I searched around and found RegulatorRectifier.com. They sell, in addition to other electronic components, complete ignition systems for dirt bikes, ATV's etc. This includes the flywheel, stator, CDI and ignition coil. It looks like they have one or two ignition systems and use custom backing plates for mounting the stator on different engines. It looked like a reasonable alternative, so I ordered one.

The problems began right away. The supplied 5mm screws for mounting the stator backing plate to the engine were too long and bottomed out before holding the stator tightly. The screws were also made of very soft steel. I replaced them with better grade allen screws that were the right length. The installation instructions were also very sketchy. For example, they tell you not to over tighten the flywheel nut, but they don't give any torque specs.

After mounting the flywheel and stator, and setting the timing with a dial gauge, I mounted the CDI and ignition coil. Since I have been working on motorcycles, professionally and otherwise, since before electronic ignitions were common, so I am aware of the precautions of working with CDI ignitions. Don't crank the engine without the spark plug being grounded. The last thing I did was connect the stator to the CDI. But when I kicked the engine over, once again, I had no spark.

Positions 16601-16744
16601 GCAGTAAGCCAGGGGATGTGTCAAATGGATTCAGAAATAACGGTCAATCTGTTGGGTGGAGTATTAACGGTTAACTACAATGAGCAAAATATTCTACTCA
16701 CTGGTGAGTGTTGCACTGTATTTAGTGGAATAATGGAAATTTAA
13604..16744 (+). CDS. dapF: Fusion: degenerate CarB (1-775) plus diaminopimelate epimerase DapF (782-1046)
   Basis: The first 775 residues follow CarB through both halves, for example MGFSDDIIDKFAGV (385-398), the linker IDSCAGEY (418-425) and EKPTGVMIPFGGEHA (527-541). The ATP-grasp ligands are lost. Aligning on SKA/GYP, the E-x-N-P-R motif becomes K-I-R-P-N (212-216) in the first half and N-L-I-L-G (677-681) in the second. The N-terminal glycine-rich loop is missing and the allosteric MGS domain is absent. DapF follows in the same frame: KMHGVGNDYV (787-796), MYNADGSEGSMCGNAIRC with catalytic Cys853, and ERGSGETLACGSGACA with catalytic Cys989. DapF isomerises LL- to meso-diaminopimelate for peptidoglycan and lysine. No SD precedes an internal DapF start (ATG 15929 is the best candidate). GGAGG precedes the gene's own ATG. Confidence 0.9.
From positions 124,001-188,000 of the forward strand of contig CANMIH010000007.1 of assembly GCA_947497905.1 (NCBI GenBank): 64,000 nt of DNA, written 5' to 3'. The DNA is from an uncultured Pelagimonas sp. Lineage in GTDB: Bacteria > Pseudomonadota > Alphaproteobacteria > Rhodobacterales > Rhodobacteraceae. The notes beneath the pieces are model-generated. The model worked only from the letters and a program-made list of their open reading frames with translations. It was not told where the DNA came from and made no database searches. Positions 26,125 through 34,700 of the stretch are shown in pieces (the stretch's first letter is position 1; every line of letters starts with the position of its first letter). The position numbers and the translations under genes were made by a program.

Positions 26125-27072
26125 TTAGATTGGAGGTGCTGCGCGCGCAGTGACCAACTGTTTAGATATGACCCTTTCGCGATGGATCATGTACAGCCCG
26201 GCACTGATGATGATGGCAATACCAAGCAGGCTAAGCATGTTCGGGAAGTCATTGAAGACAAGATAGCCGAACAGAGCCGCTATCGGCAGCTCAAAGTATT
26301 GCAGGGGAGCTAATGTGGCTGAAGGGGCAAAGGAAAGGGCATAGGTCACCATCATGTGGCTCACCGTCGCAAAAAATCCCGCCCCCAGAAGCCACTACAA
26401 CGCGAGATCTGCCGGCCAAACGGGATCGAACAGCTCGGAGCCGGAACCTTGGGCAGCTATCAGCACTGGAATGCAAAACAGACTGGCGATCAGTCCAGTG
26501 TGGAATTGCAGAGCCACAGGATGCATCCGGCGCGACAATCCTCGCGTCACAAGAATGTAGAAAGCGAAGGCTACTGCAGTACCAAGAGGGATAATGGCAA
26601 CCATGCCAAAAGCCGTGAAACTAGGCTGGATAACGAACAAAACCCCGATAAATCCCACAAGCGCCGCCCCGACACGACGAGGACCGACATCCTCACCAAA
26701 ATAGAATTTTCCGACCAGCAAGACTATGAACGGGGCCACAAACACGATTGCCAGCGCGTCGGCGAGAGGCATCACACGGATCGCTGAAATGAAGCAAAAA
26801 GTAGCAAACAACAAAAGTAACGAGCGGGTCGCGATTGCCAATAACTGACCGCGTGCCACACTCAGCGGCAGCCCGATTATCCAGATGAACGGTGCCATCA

I did some resistance and voltage checks on the exciter and trigger coils, which looked good, and I contacted the company and sent them the measurements. They came back saying the stator looked good, and I should send the CDI back to them (at my cost) for testing. I agreed, but when I unbolted the CDI from the frame, the single mounting tab on the CDI disintegrated. I noted the failure and sent the until back to them. I also tested the ignition coil, which checked out OK.

Weeks later, they got back to me, telling me that the CDI tested good. They said they could return it to me, or I could purchase a replacement. I pointed out that if the stator was good, as they had stated, and the CDI had tested good, and I knew the ignition coil was good, then I should have spark, but I didn't. I also pointed out that the failure of the mounting tab should warrant a free replacement, regardless of its testing status. They declined. I told them to toss the CDI in the trash, as it was of no use to me, and I wouldn't be wasting any more money on their products.

My plan is to build my own CDI, I've found some circuit schematics, and I have some experience in electronics, so we'll see what happens next.
well I for one have an interest in this and will follow. I too built an electronic ignition system for my early 70's V twin Ducati out of (don't laugh) Chrysler parts. Bot a reluctor and ground off 7 of the poles and somehow mounted two pole pickups and timed it properly. Worked great - threw a strong spark, a step above the dismal performance of stock at the time.